Tuesday, 29 March 2011

History of the BBFC: 1950s

The Fifties saw the end of rationing and a gradual increase in prosperity for those who, as Prime Minister MacMillan stated, “have never had it so good”. One development that stemmed from this apparent affluence was the emergence of 'youth' as a group with a defined identity and as a target for consumer goods, as young people with disposable income became an attractive proposition for those selling records, clothes and all the trappings of the teenager.

Controversial subjects on film were accommodated in the UK under the new 'X' category, introduced in 1951and incorporating the former advisory 'H' category given to horror films. As the growth of television ownership eroded the adult/family cinema audience, films like Rock Around The Clock(1956) drew teenage audiences. Cut for U, this film caused rioting in cinemas and fuelled increasing concern about teenage criminality, although there was in fact no evidence of a teenage crime wave as suggested by the popular Press.

The new 'X' category, which excluded children under 16, was sufficient to contain the cynical La Ronde, Max Ophuls' 1951 film about a chain of sexual encounters. Records suggest that the film was cut, unsurprising in an era when the Board was disinclined to relinquish its role as protector of public morals, to the extent that even in 1956 dialogue cuts were made to Ingmar Bergman's Smiles of a Summer Night because the sex references were considered too risqué.

Concerns about what were then known as juvenile delinquents delayed the classification of Laslo Benedek's 1954 film, The Wild One, for thirteen years because the Board described the contents as 'a spectacle of unbridled hooliganism'. Repeated attempts were made to secure a classification, and eventually some local authorities overturned the Board's rejection, allowing local releases. The riots in English seaside towns involving Mods and Rockers (1964) were cited as providing justification for the Board's continuing objections to the film. The Board maintained its stance until 1967, when the dangers associated with the film's release were judged to be over.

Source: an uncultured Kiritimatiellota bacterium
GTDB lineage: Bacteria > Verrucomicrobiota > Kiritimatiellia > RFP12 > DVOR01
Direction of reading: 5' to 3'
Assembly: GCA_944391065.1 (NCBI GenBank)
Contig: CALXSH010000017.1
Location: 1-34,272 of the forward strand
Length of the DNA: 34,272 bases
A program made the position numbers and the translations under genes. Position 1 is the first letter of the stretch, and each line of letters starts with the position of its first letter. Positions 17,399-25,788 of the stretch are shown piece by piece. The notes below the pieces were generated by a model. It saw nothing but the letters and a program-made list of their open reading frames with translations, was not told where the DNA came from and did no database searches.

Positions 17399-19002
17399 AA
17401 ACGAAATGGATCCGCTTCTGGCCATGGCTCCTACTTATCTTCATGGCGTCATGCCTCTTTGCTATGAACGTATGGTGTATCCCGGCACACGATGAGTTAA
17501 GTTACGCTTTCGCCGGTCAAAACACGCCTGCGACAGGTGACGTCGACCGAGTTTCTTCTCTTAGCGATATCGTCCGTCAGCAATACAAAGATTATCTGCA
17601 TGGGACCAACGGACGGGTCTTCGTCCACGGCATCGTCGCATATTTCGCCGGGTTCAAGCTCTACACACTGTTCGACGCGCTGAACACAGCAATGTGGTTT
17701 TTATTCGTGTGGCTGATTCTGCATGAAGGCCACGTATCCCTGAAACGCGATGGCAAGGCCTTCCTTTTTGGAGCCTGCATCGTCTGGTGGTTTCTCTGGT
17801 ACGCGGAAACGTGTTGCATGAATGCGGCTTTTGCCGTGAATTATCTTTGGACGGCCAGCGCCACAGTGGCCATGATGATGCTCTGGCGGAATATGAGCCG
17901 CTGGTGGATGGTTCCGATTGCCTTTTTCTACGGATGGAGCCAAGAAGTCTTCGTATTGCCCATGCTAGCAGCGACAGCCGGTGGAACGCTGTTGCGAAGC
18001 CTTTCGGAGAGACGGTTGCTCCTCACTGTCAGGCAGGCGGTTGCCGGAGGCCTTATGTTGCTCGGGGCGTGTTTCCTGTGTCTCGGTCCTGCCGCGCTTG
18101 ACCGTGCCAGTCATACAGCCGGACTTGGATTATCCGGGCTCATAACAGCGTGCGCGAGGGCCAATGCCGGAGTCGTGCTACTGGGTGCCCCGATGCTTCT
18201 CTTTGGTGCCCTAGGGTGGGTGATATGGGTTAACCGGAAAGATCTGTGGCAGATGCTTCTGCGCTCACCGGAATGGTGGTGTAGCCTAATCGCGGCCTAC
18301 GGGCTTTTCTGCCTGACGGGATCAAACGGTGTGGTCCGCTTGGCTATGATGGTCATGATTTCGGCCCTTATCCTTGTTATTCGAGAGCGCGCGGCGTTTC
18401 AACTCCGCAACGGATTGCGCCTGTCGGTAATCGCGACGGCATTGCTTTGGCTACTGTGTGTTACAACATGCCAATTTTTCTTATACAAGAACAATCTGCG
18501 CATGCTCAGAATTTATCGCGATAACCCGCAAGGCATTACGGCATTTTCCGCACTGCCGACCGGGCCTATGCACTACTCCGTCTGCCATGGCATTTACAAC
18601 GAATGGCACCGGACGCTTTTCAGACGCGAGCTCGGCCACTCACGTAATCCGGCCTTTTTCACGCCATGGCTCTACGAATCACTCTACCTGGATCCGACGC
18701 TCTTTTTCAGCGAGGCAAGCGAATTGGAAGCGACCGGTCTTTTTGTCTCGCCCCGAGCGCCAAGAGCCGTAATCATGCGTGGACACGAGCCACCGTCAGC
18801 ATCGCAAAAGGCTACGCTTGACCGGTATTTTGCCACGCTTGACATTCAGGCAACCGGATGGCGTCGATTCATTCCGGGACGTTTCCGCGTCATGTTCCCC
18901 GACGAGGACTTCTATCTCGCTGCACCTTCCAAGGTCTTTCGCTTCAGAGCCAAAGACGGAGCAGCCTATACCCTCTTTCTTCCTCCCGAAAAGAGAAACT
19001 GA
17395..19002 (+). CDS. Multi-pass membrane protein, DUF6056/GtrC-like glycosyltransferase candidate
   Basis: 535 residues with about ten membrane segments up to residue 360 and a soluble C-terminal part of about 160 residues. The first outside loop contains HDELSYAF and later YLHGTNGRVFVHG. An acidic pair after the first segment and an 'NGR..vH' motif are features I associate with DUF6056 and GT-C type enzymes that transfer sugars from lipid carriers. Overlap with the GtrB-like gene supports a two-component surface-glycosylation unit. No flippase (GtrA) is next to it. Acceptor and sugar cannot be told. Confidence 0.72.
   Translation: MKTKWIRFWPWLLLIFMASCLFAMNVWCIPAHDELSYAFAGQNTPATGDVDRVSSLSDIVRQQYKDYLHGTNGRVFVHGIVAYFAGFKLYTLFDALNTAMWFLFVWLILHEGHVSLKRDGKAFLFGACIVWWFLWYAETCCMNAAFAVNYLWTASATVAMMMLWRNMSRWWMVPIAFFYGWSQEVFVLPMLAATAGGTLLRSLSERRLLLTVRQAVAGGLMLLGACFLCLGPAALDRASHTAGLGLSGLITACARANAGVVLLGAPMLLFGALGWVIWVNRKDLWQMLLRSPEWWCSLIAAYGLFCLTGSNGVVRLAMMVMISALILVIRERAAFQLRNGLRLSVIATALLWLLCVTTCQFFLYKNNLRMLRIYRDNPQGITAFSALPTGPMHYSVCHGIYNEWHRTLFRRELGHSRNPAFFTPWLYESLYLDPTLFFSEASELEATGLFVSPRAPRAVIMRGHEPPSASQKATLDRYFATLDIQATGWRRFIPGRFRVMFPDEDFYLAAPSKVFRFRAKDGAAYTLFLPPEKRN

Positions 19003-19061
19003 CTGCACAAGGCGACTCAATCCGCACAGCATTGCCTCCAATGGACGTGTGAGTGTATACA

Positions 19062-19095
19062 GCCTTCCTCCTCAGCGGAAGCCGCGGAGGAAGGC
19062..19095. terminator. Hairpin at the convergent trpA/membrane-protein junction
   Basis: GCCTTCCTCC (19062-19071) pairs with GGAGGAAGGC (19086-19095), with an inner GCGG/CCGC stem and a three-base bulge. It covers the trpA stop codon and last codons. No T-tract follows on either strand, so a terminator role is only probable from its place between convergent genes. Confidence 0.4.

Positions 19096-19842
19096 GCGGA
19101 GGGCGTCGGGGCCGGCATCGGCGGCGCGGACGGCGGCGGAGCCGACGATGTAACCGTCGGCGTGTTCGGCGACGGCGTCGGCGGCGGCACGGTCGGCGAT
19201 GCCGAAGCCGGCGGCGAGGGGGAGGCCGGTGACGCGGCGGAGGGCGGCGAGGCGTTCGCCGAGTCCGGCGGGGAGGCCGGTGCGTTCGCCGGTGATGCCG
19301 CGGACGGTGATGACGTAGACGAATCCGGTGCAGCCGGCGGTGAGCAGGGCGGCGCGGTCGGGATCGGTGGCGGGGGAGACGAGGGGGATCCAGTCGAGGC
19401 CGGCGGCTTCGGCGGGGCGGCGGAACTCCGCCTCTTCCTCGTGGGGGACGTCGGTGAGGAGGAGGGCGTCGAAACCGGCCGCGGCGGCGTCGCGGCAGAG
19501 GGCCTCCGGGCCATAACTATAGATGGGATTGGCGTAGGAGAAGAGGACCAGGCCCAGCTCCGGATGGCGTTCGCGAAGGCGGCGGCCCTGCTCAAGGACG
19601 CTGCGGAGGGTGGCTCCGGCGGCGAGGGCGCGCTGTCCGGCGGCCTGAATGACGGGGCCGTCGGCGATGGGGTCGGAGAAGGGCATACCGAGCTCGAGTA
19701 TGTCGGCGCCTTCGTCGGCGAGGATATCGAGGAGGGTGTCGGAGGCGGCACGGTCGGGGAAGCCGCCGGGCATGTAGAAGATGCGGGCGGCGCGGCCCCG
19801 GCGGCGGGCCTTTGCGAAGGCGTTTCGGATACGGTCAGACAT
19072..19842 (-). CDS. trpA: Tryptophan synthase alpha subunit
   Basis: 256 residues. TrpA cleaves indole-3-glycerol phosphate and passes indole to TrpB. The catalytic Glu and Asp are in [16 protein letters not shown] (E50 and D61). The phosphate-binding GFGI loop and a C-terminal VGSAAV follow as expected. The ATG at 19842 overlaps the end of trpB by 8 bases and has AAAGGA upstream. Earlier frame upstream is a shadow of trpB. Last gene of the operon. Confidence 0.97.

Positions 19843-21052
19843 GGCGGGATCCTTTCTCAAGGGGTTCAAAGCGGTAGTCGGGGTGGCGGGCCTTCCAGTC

Nicholas Ray's 1955 Rebel Without A Cause also ran into trouble because of its depiction of what the Board considered to be anti-social behaviour and teen violence, but substantial cuts were agreed for the film's release at 'X'. In the same year, Richard Brook's The Blackboard Jungle was submitted. The first reaction of the BBFC 's Secretary, Arthur Watkins, was to reject it, on the grounds that 'filled as it is with scenes of unbridled revolting hooliganism (it) would, if shown in this country, provoke the strongest criticism from parents...and would have the most damaging and harmful effect on...young people'. The film was withdrawn from the Venice Film Festival after pressure from the US ambassador to Italy, who felt that it presented an unflattering impression of American schools. The rejection decision was challenged by MGM, the distributor, and the film was viewed again by the Board President which resulted in another rejection, although the artistic merits of the film were acknowledged and cuts were considered. A series of negotiations then began, resulting in substantial cuts for an 'X' certificate.

1955 also saw the rejection of a very different film, The Garden of Eden, about a mother and daughter who decide to become nudists. The film only showed bare breasts and buttocks, but the film was regarded as unacceptable, the BBFC having had a long-standing policy against screen nudity, partly on the grounds that if they encouraged more nudity on screen, they would be inviting sexual exploitation. However, a large number of local authorities saw fit to overturn the BBFC decision, to the extent that in 1958, the Board was obliged to classify the film at 'A'.

The topic of drugs exercised the BBFC to a considerable degree during the decade. Devil's Weed was rejected in 1951, because the Board felt that the moral lessons about the evils of drugs use were not made sufficiently clear. In 1954, however, the Board passed L'Esclave, another film dealing with the subject of drugs, albeit with cuts.

1955 saw the submission of Otto Preminger's The Man With The Golden Arm, a story about a recovering drug addict who is lured back into his habit. The Home Office had made it known that they had no objection to films dealing with the subject of addiction, provided that drug-taking was not seen to be attractive and that the profits from dealing were not emphasised. Given this basis, the Board felt able to offer an 'X' in 1956 with cuts to details of drug-preparation and some incidental violence. It is interesting to note that while the film had a fairly smooth passage past the Board in the UK, it met with problems with the Production Code in the USA, where the theme of drugs in films was proscribed by the MPAA. The Code was amended in 1956 to allow for the treatment of narcotics as a theme. The video was later classified at '15'.